• Placements are celebrated once we have a defined offer, acceptance and start date. However, for my office numbers I only include those placements we get paid for.
  • Falloffs occur either before start date or after start date. Again, those that we never get paid for, I do not consider them placements for our internal metrics.
  • Turndowns are when there is a valid offer presented but not accepted by the candidate.

Below is a quick review sheet of different areas of measurement and corresponding metrics to analyze. Also listed are some suggested areas to assess:

Lack of inventory production

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  • Daily time over 3 hours?
  • Daily connects at 15 or better?
  • Call reluctance?
  • Presentation skills?
  • Ability to connect and influence people?
  • Overcoming objections?

High Inventory – few submittals

  • Balance of SMP and RC presentations?
  • Job orders to placements ratio.
  • Matching skills?
  • Presentation skills?
  • Organizational skills?
  • Qualifying skills?
  • Trusted adviser status to clients?

High Submittals – few interviews

  • Number of candidate matching presentations to first time sendouts.
  • Number of submittals to clients to first time sendouts.
  • Matching skills?
  • Qualifying skills?
  • Industry knowledge?
  • Phone presentation submittals vs. email?
  • Presentation skills?
  • Overcoming objections?

High Interviews – few placements

  • Sendout to placement ratio.
  • Qualifying skills?
  • Discipline to qualify every job order, even repeat clients?
  • Matching skills?
  • Pre-closing and/or closing skills?
  • Overcoming objections?

Offers – few placements

  • Turndowns to offers
  • Qualifying skills?
  • Trusted advisor status to candidates?
  • Active vs. Passive candidate flow?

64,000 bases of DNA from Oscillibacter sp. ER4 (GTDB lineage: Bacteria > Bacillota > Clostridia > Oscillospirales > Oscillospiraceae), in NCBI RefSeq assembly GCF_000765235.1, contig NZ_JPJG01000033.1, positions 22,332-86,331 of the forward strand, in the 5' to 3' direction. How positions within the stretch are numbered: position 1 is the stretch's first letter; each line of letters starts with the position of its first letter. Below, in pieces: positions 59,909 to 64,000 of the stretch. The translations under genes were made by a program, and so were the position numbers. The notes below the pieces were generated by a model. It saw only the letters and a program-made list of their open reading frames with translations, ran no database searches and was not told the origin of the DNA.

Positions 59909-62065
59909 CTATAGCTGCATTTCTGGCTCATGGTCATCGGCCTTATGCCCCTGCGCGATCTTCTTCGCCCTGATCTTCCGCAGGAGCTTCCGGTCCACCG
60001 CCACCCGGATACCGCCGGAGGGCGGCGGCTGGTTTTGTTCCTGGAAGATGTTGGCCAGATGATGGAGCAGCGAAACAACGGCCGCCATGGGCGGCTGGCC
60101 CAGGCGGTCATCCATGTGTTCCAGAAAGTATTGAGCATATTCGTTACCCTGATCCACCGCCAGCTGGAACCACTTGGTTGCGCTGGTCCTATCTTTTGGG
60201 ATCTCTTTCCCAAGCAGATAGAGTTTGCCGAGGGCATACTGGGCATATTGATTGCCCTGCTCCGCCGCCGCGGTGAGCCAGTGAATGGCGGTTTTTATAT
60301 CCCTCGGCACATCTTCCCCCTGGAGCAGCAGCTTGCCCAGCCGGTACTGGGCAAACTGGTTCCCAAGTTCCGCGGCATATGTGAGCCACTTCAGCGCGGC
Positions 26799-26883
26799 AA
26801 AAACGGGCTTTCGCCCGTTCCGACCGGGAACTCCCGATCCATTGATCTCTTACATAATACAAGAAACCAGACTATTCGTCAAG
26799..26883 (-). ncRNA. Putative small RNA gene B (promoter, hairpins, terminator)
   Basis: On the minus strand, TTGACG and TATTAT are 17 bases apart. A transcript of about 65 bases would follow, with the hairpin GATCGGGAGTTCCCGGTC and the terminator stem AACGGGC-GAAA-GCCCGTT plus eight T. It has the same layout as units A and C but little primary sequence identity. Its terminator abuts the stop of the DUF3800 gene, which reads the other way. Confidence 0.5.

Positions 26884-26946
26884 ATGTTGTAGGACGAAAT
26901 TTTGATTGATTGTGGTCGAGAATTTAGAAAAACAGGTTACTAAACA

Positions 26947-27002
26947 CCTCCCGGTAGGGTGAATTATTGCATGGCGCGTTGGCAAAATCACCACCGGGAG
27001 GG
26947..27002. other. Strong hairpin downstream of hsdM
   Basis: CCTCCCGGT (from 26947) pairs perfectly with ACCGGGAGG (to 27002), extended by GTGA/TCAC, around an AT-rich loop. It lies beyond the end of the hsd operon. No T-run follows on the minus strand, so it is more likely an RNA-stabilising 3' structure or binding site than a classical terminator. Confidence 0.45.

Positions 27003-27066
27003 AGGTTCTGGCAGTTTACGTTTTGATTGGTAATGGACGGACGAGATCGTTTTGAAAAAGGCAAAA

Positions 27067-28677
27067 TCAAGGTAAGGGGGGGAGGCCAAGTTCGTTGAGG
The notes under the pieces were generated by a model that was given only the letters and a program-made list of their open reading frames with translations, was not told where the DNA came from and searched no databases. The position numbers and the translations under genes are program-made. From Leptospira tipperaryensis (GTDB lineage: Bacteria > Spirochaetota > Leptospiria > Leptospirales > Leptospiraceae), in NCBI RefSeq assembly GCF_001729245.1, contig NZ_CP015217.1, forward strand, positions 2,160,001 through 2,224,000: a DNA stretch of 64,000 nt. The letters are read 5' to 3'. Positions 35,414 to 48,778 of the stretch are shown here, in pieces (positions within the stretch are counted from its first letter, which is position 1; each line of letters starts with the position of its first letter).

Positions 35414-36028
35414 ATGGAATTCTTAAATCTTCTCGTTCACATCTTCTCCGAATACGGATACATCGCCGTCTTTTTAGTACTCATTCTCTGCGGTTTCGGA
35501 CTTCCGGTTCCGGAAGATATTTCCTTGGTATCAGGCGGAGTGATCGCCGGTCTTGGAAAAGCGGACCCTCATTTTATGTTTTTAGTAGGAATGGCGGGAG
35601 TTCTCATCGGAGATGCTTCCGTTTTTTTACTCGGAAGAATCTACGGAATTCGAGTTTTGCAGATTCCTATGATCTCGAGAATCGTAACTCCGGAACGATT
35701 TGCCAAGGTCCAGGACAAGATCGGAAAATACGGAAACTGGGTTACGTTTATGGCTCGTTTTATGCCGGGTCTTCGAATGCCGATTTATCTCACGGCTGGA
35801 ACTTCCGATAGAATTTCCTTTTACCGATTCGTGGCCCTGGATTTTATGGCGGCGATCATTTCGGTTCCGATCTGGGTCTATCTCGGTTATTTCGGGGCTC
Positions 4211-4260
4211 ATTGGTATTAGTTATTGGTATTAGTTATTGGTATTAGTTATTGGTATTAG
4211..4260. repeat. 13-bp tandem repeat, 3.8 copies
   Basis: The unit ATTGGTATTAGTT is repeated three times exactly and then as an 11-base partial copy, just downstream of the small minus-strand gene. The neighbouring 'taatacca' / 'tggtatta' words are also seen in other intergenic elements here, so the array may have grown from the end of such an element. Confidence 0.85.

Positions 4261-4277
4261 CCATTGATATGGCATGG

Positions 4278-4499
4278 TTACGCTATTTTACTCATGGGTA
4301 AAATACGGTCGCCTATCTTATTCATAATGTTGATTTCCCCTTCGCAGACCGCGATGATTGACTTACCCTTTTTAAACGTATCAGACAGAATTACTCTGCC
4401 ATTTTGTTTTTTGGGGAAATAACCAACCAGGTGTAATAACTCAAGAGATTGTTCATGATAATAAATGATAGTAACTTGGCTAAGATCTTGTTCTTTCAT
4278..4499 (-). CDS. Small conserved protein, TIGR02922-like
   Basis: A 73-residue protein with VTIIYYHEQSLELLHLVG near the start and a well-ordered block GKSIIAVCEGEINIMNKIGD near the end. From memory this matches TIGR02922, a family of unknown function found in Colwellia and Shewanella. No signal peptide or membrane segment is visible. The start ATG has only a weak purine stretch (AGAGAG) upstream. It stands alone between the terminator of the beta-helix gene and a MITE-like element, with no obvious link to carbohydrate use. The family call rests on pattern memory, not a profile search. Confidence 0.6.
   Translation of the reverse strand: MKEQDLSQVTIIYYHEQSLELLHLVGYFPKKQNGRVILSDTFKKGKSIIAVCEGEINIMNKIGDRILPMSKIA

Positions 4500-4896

• Ability to control the offers?
  • Lack of back-up candidates?

Tracking the numbers doesn’t have to be complicated, simple Excel spreadsheets will do fine. The important thing is that they be done regularly and consistently. Using metrics will help you guide you and your office through the perils of the recruiting business. And this business gets to be a lot more fun and profitable by assessing and understanding the ratios.

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Bill Gibbens is managing partner and co-founder of Global Recruiters of Victoria, a contingency search firm headquartered in Victoria, Texas.The office achieved top honors in 2010 as the leading firm in revenue for GRN?s 180 office global network. The office has been home of four National Rookie Search Consultants of the Year and home of three National Search Consultant?s of the Year. Gibbens has twice earned the National Manager of the Year honors.

A CPA with a background in banking and accounting with KPMG, Gibbens currently operates a desk and is growing his firm. He frequently shares his experience speaking at national recruiting engagements and training forums and may be reached at bgibbens@grnvictoria.com.